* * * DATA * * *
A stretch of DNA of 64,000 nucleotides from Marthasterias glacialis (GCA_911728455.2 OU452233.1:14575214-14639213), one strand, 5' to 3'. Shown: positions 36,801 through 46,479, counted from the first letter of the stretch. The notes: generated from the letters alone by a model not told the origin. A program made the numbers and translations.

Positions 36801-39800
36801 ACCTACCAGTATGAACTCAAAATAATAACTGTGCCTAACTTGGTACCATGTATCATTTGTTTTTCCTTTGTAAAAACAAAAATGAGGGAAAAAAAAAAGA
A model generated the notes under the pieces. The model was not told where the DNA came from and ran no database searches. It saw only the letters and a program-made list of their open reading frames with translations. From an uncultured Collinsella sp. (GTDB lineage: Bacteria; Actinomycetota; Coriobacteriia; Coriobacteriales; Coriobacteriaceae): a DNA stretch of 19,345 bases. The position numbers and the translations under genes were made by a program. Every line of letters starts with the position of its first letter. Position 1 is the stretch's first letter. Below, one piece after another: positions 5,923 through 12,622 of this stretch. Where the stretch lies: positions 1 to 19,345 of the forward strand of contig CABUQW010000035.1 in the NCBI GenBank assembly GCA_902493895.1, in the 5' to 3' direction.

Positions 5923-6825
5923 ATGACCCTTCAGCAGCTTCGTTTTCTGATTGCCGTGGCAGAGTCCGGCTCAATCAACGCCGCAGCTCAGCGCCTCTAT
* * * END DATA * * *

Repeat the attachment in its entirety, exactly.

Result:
A stretch of DNA of 64,000 nucleotides from Marthasterias glacialis (GCA_911728455.2 OU452233.1:14575214-14639213), one strand, 5' to 3'. Shown: positions 36,801 through 46,479, counted from the first letter of the stretch. The notes: generated from the letters alone by a model not told the origin. A program made the numbers and translations.

Positions 36801-39800
36801 ACCTACCAGTATGAACTCAAAATAATAACTGTGCCTAACTTGGTACCATGTATCATTTGTTTTTCCTTTGTAAAAACAAAAATGAGGGAAAAAAAAAAGA
A model generated the notes under the pieces. The model was not told where the DNA came from and ran no database searches. It saw only the letters and a program-made list of their open reading frames with translations. From an uncultured Collinsella sp. (GTDB lineage: Bacteria; Actinomycetota; Coriobacteriia; Coriobacteriales; Coriobacteriaceae): a DNA stretch of 19,345 bases. The position numbers and the translations under genes were made by a program. Every line of letters starts with the position of its first letter. Position 1 is the stretch's first letter. Below, one piece after another: positions 5,923 through 12,622 of this stretch. Where the stretch lies: positions 1 to 19,345 of the forward strand of contig CABUQW010000035.1 in the NCBI GenBank assembly GCA_902493895.1, in the 5' to 3' direction.

Positions 5923-6825
5923 ATGACCCTTCAGCAGCTTCGTTTTCTGATTGCCGTGGCAGAGTCCGGCTCAATCAACGCCGCAGCTCAGCGCCTCTAT